Doctor Who in Review: Season Four, Episode #13 – “Journey’s End”
The hit BBC series Doctor Who is now in its fourth season on the Sci-Fi Channel, and since we’re all big fans here at ComicMix, we’ve decided to kick off an episode-by-episode analysis of the reinvigorated science-fiction classic.
Every week, I’ll do my best to go through the most recent episode with a fine-tooth comb (or whatever the “sonic screwdriver” equivalent might be) and call out the highlights, low points, continuity checks and storyline hints I can find to keep in mind for future episodes. I’ll post the review each Monday, so you have ample time to check out the episode once it airs each Friday at 9 PM EST on Sci-Fi Channel before I spoil anything.
Missed a week? Check out the “Doctor Who in Review” archive or check out any of the past editions of this column via the links at the end of this article.
Keep in mind, I’m going to assume readers have already watched the episode when I put fingers to keyboard and come up with the roundup of important plot points. In other words, SPOILER ALERT!
Let’s begin now, shall we?
Season Four, Episode #13: “Journey’s End”
IN BRIEF: Picking up from last week’s episode, The Doctor is in mid-regeneration, Sarah Jane Smith is at the mercy of the Daleks, Torchwood is about to be exterminated and almost all of The Doctor’s other former companions from the last few seasons (the living ones ones, at least) are in the TARDIS, waiting to see what happens next. It’s a long one this week, so here we go…
The Doctor funnels the regenerative energies back into his severed hand, preserving his current appearance, but The Daleks capture the TARDIS (and everyone in it) and bring it to their base of operations, called “[[[The Crucible.]]]” Mickey Smith and Jackie Tyler save Sarah Jane Smith (no relation to Mickey) from the Daleks, only to surrender themselves to the Daleks later in order to get closer to The Doctor. The Daleks round everyone up from the TARDIS except for Donna Noble and Davros disposes of the Time Lord’s vehicle. Inside the TARDIS, the regenerative energies stored up in The Doctor’s severed hand create a brand new, half-human Doctor (and share some of the Time Lord genetics with Donna) — who promptly saves the TARDIS and begins working on a plan to save reality from the Daleks.
Meanwhile, after Davros tests his “reality bomb,” Martha Jones pops in to let everyone know she’s not only alive, but also has her finger on the trigger of a bomb that will blow up the Earth if that’s the only option remaining to prevent Davros’ bomb from detonating. Jack Harkness, Mickey, Jackie and Sarah Jane chime in to let everyone know that they just happen to have not only escaped, but also wired another big bomb into the Dalek Crucible, so they’re willing to go out with a bang, too. Davros feigns fright for a moment, only to snap his fingers and have Martha, Jack and the rest of the would-be demolition experts transported to him and immediately detained. He then tells The Doctor that all of this is just another victory, as even though The Doctor eschews the use of weapons, he’s made each of his former companions into a weapon.
Just in the nick of time, the half-human Doctor shows up and… gets himself shot with blue lightning and imprisoned. Donna gets zapped, too — but the jolt awakens her new Time Lord intellect, and she proceeds to flip a few switches, invert a few polarities and render the entirety of the Dalek invasion force completely useless. The planets are sent back to their original locations in time and space, but in order to return Earth to its home, the whole crew has to unite and work together like a good after-school special. Oh, and the half-human Doctor decides to commit genocide and destroy the Dalek species before they leave the Crucible — which was decidedly not like an after-school special. The Real Doctor isn’t pleased about the whole genocide thing, but nevertheless, they take off with the Earth in tow.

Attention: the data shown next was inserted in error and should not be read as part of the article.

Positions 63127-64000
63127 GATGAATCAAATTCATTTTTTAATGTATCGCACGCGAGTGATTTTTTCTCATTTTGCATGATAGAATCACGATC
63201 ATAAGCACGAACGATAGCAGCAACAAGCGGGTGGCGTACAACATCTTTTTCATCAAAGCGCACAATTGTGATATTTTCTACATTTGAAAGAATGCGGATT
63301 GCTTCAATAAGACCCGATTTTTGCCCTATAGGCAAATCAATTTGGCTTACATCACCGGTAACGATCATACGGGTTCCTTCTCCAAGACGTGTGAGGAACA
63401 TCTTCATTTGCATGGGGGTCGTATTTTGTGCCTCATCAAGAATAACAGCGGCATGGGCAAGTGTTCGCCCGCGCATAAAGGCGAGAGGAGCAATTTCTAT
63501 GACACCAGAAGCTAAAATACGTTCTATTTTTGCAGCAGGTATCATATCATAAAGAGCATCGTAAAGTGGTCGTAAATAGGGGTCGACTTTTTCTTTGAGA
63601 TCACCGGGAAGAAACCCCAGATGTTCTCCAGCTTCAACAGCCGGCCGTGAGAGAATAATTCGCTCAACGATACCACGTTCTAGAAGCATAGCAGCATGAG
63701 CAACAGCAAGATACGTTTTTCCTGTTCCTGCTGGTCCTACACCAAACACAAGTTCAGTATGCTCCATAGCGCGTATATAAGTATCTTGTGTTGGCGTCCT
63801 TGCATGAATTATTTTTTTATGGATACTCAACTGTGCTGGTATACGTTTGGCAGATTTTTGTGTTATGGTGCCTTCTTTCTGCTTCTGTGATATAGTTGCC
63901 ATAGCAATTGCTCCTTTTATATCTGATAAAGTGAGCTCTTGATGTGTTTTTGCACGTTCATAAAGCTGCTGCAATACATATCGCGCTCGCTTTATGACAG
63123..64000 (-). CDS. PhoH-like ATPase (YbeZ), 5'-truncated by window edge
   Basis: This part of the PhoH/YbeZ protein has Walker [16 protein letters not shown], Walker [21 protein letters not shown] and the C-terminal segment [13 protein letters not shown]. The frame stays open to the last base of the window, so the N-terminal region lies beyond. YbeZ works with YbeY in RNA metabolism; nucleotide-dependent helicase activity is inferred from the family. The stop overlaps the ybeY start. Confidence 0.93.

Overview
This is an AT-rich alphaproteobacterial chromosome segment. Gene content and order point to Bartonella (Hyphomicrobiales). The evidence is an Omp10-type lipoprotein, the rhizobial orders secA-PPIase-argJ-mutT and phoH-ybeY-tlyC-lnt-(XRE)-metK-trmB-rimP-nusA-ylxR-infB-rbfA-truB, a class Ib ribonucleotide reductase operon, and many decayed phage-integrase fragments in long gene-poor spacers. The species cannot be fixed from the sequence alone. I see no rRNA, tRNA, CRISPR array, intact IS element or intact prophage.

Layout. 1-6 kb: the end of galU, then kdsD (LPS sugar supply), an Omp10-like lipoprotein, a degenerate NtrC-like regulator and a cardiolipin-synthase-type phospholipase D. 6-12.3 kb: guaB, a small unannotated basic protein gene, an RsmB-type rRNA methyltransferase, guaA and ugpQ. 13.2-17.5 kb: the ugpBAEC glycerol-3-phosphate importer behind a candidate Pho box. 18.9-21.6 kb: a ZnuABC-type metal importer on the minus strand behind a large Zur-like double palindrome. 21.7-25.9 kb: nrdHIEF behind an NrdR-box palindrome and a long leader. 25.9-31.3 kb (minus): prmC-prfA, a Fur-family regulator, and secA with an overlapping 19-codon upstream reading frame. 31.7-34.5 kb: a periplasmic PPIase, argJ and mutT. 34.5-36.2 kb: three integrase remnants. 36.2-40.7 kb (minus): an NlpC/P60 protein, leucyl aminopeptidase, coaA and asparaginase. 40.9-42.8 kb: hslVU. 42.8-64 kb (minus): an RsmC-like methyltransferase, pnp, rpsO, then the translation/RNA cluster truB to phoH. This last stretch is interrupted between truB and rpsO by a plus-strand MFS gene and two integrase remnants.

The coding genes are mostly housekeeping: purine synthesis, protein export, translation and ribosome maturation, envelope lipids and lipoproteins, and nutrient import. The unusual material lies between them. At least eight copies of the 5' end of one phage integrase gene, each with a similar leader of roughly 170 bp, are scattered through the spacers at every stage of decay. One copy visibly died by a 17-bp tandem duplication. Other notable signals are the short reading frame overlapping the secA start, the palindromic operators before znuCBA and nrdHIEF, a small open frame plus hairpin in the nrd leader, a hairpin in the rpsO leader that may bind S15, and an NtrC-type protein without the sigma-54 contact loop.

Rose Tyler is dropped off in her alternate universe with Jackie and the half-human Doctor, who will love her as only a human can. Mickey and Martha join Jack Harkness and hint at future adventures with Torchwood. Sarah Jane heads off to be with her son, Luke, and it’s a happy ending for everyone… except Donna. Time Lord DNA doesn’t play nice with humans, apparently, and The Doctor is forced to erase all of the memories of her time with The Doctor in order to save her life. The Doctor drops her off with her family, tells them she can never know of her adventures with him, and bids a sad adieu to Donna and her family. He returns to the TARDIS alone.
JUST CALL ME THE POOR MAN’S NOSTRADAMUS: As awesomely Who-savvy ComicMix reader/contributor Vinnie Bartilucci pointed out in the comment section of last week’s review, I should’ve saved my “give them a hand” line another week — as it would have provided at least a few groan-worthy puns this time around. Oh, and along the same lines, it seems like a safe bet from this point forward that, whenever a story involves a series of planets being lined up, someone is punching a hole in reality. Bet on it.
ONE SMALL DETAIL: Okay, so if Davros is destroying all of reality, won’t the Daleks be destroyed along with it? I mean, yeah — it’s definitely evil to destroy all of reality. But if you’re being destroyed in the process, that just seems, well… short-sighted. (Get it? The Daleks only have one eye, so they’re “short-sighted?” … *sigh* I knew I should’ve saved the “give them a hand” line for this week’s review.)
Anyways, while the Supreme Dalek announces that the Daleks will be the only species in existence after the Reality Bomb detonates, I left the episode feeling a bit uncertain as to how the Daleks would avoid being erased from reality themselves. Anyone out there have thoughts on this one?